Trump must keep his promise to protect American workers
© Getty Images

When President Trump signed an executive order on regulations in late February, he declared a simple test that regulations must pass in his administration: “Does it make life better or safer for American workers and consumers?”

Yet, he made the announcement surrounded by CEOs from some of the biggest and most elite corporations in the country, without a single blue-collar worker or consumer in sight. These optics combined with other statements from Trump, such as his goal of eliminating 75 percent of all regulations by the end of his administration, raise questions about his sincerity and intentions. Indeed, a sober look at Trump’s early actions on regulations show that he has already failed this test badly and, if he follows his own policy, is destined to do so over and over again.


The first 100 days of Trump’s presidency are chock full of examples of his administration sacrificing protections for workers and consumers in order to give handouts to corporate special interests. For example, one of Trump’s first big executive actions was to delay the fiduciary rule from the U.S. Department of Labor (DOL). This common sense rule requires that when investment advisers give advice, they must do so in the best interests of their clients, not in their own best interests or to gain fees investors.


To many, it is shocking that the law doesn’t already require investment advisers to act in their clients’ best interests by prohibiting advice that just lines the pockets of investment advisers. What’s even more shocking is government data shows that putting the fiduciary rule in place would save consumers $17 billion a year that currently is going into the pockets of investment advisers as they funnel trusting consumers into higher fee offerings. If Trump wants to show that he’s on consumers’ side, and not on the side of big banks that want to fleece their customers, allowing the fiduciary rule to go forward would be a good start.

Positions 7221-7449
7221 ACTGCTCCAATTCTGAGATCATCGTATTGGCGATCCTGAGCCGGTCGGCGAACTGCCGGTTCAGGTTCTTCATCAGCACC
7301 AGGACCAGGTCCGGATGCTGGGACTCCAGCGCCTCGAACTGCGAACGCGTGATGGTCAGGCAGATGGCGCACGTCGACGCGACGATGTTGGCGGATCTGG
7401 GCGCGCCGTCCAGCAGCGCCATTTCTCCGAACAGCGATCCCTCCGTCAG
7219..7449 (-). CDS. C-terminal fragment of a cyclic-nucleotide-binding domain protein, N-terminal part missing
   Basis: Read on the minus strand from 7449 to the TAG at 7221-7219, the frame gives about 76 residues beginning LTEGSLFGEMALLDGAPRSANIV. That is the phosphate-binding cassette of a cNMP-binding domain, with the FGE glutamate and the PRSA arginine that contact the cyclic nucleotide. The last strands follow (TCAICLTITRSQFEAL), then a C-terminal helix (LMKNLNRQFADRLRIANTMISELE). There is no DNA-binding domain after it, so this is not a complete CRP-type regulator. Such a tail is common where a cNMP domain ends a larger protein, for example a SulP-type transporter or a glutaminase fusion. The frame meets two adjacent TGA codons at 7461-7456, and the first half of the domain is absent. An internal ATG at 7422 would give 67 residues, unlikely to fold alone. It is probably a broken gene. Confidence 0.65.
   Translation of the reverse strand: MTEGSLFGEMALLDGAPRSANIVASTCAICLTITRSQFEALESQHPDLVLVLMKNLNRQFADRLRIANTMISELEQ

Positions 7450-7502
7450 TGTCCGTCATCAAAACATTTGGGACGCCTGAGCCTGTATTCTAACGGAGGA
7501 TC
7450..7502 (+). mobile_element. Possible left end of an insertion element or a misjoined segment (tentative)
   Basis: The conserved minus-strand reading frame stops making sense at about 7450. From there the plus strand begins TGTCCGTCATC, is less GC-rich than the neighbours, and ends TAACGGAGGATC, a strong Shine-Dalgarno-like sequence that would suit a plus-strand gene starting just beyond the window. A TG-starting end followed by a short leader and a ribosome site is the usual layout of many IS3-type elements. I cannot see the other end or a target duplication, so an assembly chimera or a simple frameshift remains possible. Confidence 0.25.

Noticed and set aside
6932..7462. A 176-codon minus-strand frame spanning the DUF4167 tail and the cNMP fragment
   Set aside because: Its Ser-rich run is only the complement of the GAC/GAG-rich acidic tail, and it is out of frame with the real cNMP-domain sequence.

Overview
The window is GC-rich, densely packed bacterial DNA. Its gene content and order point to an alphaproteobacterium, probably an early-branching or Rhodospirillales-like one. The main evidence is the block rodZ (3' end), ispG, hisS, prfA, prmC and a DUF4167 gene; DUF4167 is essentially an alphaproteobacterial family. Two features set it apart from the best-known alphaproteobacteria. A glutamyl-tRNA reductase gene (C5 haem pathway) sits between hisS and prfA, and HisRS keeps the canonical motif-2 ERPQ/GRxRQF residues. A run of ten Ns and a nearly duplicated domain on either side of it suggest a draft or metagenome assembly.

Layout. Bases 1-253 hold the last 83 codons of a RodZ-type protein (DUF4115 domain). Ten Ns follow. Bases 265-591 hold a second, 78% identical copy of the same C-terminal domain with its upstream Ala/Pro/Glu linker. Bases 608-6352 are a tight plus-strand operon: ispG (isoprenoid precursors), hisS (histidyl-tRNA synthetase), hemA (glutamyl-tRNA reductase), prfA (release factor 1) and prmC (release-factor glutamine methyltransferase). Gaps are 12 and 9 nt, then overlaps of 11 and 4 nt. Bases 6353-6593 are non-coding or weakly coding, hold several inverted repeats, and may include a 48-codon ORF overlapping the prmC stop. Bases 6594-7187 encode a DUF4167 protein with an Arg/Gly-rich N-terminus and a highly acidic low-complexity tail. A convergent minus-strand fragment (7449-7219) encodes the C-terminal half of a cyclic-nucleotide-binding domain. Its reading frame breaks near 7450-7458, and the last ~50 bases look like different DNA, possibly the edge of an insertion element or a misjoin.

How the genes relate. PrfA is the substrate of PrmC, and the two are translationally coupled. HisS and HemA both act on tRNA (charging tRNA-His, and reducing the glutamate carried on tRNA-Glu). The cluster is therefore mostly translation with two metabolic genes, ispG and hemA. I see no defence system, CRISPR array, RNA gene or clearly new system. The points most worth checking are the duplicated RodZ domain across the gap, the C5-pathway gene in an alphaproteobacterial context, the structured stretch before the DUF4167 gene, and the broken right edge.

Another critical rule that’s been put on hold by the administration is the workplace safety rule to prevent exposure to the toxic carcinogen beryllium. According to the DOL, 62,000 workers across the country are exposed to beryllium each day in the workplace. Exposure can lead to lung cancer and chronic beryllium disease, an incurable, devastating disease that slowly cripples the lungs.

Workers strongly support the rule but corporate special interests have fought it and prevented the DOL from updating the beryllium standard for more than 40 years, despite Public Citizen petitioning the agency to force a stronger and safer standard for workers since 2001. In addition to the lives saved, the rule would save our economy more than $500 million every year according to DOL. The longer Trump delays this rule, the more workers and our economy will suffer.